The key internal capabilities needed to ensure a successful digital shopping experience are personalization, automation and the unique identification of the customer across shopping channels. In this report, we discuss how AI and IoT are impacting the retail industry. Retailers that aim to remain competitive cannot afford to ignore the potential benefits of these technologies. AI, a technology that enables computers to make autonomous decisions, is a step forward in automation that is changing the retail industry. Retailers are using AI to analyze customer data, adapt how they interact with shoppers and predict demand in order to better manage inventory. Because consumers are bombarded with an unprecedented amount of information, being able to deliver highly personalized content for each individual customer is crucial to staying ahead of the competition. Meanwhile, the use of AI to anticipate demand and estimate when items will be returned should translate into more efficient business operations. Digitalization is the key that will unlock the future of brick-and-mortar retail, and the IoT is a crucial part of it.
Augmented/Virtual Reality Tools – Startups that leverage augmented or virtual reality to aid retailers in layout of stores and the design of promotional displays. InContext Solutions, which has worked with clients like Walmart, Nestle, and Kellogg's, lets brands visualize marketing concepts and test new designs on shoppers in virtual reality to gauge their efficacy before launch. Augment aims to help brands, such as General Mills, L'Oreal, and Coca-Cola, pitch their vending machines, kiosks, or merchandise displays to retailers by showing how they would look in augmented/virtual reality. Beacon-Based Analytics and Marketing – Companies that provide hardware and software to help stores track visitors. Many focus on data collection for internal analytics, such as merchandise tracking, adjusting staffing levels, monitoring promotions, etc. Euclid Analytics, for example, tracks visitors to monitor the impact of promotions on driving store visits and to better understand when people visit stores and specific aisles.
Tomorrow's retail stores want to take a page from their online rivals by embracing advanced technology -- everything from helpful robots to interactive mirrors to shelves embedded with sensors. The goal: Use these real-world store features to lure shoppers back from the internet, and maybe even nudge them to spend more in the process. Amazon's new experimental grocery store in Seattle, opening in early 2017, will let shoppers buy goods without needing to stop at a checkout line. This photo provided by SoftBank Robotics America demonstrates a shopping experience with SoftBank Robotics' humanoid robot called Pepper, waving at right. The robot can greet shoppers and has the potential to send messages geared to people¿s age and gender through facial recognition.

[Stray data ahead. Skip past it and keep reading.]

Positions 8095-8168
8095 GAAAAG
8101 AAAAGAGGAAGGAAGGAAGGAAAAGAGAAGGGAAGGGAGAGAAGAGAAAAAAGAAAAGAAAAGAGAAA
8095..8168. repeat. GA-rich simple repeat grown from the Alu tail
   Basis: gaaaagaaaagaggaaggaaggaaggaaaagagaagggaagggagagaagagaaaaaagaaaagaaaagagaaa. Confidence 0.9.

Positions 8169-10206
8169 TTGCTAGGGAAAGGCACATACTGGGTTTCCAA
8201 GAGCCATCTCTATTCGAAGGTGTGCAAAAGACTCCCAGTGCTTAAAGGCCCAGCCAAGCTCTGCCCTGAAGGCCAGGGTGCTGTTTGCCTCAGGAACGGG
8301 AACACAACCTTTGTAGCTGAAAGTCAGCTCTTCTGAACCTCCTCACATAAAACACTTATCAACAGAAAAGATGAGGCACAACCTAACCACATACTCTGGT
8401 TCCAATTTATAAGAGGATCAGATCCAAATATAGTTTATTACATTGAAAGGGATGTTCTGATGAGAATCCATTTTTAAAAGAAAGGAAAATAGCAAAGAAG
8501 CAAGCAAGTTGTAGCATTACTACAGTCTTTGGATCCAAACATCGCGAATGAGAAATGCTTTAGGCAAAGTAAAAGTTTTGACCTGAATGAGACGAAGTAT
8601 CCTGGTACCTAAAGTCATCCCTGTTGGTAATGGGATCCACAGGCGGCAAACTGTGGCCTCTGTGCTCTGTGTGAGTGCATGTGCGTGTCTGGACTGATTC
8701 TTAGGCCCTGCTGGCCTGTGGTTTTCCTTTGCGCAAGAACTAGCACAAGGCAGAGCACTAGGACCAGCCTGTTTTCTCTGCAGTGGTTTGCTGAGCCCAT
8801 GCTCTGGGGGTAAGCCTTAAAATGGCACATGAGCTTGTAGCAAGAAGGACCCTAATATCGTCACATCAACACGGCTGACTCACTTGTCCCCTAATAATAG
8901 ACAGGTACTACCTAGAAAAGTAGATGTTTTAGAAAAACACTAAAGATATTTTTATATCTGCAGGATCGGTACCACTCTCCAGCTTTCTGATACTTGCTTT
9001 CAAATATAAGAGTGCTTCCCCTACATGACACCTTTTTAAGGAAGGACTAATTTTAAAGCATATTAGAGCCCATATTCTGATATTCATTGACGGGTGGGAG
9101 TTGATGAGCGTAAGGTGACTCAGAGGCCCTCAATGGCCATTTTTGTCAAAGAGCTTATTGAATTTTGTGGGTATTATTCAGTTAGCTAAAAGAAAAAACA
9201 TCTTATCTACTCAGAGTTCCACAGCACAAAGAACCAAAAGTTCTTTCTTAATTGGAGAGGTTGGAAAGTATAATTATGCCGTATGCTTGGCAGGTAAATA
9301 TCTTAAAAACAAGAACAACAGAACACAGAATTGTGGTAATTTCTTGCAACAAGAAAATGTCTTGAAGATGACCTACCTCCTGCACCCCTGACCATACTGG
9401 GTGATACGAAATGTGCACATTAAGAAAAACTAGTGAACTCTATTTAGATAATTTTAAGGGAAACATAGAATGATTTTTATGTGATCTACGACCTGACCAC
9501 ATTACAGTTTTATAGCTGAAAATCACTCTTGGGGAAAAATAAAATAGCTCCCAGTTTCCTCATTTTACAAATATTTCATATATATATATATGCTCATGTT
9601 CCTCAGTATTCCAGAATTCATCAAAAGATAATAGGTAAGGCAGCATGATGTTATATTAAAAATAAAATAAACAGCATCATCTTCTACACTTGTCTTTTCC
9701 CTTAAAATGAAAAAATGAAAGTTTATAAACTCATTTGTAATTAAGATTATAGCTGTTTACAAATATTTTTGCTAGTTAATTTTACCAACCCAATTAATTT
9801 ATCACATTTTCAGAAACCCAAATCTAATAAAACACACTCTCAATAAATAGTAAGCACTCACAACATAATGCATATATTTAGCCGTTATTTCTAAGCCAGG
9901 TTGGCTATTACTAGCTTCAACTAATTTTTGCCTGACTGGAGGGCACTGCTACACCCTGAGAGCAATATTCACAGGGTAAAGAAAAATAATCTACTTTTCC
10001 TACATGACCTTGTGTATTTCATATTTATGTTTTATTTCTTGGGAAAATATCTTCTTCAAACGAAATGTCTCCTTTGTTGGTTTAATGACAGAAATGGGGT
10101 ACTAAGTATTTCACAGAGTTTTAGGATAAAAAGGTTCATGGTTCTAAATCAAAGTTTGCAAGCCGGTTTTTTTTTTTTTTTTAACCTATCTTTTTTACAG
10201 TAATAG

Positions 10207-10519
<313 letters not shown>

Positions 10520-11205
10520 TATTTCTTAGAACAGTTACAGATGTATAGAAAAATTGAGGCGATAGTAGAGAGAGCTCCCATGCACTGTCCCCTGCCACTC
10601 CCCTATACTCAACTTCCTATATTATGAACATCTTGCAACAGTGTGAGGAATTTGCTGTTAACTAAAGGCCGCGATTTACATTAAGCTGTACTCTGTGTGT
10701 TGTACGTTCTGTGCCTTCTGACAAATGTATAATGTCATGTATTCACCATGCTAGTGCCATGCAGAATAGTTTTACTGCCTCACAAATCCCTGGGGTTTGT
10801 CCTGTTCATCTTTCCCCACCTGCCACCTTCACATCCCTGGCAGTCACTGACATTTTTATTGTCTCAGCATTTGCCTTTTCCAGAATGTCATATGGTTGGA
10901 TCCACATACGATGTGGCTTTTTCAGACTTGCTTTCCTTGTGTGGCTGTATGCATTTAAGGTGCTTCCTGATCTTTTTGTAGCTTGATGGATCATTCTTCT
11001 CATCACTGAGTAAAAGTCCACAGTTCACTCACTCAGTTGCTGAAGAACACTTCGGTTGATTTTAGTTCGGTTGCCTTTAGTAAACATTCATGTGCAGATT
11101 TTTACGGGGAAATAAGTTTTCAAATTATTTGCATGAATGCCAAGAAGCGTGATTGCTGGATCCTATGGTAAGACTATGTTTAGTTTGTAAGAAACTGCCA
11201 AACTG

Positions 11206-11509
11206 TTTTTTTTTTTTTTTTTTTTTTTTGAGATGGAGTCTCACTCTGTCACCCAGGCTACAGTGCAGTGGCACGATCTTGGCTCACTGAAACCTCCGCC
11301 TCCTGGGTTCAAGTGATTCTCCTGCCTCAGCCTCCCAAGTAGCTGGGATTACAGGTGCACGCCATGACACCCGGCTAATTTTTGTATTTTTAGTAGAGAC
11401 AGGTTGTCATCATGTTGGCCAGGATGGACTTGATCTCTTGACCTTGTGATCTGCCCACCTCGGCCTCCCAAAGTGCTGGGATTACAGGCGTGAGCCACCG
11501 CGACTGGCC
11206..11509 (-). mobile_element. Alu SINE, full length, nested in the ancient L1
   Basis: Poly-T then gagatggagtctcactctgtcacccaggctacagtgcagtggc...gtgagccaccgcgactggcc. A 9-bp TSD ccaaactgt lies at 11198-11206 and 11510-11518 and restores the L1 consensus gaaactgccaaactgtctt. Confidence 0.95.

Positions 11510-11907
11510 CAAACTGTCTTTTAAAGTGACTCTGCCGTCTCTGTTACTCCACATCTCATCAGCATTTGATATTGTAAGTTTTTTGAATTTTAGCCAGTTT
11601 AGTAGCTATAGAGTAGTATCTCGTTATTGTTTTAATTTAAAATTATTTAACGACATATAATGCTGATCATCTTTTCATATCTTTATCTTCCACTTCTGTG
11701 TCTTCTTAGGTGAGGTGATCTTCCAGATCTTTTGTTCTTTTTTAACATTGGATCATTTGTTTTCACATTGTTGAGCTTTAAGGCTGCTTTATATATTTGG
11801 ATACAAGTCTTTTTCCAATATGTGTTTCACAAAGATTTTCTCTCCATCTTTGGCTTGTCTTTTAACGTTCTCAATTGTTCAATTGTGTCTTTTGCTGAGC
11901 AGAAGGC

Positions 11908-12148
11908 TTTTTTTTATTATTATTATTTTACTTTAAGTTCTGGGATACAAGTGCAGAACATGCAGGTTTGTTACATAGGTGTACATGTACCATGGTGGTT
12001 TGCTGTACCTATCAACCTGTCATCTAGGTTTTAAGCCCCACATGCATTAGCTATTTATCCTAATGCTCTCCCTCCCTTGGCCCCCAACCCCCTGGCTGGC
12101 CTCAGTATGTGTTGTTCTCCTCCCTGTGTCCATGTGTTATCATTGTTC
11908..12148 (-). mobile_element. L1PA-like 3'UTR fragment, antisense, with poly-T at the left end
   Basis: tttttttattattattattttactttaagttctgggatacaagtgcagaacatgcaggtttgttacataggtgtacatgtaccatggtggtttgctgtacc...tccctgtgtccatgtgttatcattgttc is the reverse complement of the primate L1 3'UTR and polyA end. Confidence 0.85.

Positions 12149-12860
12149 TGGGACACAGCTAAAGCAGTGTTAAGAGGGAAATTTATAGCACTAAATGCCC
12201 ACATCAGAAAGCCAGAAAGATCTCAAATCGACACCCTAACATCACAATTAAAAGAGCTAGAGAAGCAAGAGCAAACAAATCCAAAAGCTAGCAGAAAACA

In their first guest exclusive with us, Acuvate Software shares the many different ways in which predictive analytics, combined with AI, is changing our industry. Acuvate provides AI and predictive analytics solutions for consumer goods and retail businesses. Their mission is to produce intelligence applications that simplify processes. A retailer can predict the number of footfalls for a given period, but cannot predict where these footfalls are likely to pause in the shop, stop for exploration and for purchase. But, for those retailers who have incorporated predictive analytics and Artificial Intelligence, knowing these gray areas is possible.
The rapid pace of innovation in the e-commerce sector propelled by the trend'bricks to clicks' is increasingly shifting consumers to online shopping. A major disadvantage for offline retail stores is their lack of knowledge on customers entering their premises. Here, artificial intelligence (AI) opens up a big opportunity to predict the purchasing behaviour of in-store customers. AI through its sub-technologies such as machine learning and deep learning can enable offline retailers to derive actionable insights from consumer data (structured and unstructured) to offer predictive and precise decisions for better customer experience. AI practices incorporated by global offline retailers The global offline retail industry has been moving toward increased automation, cashless transactions and self-checkout stores based on consumer behaviour patterns, and demand for increased convenience.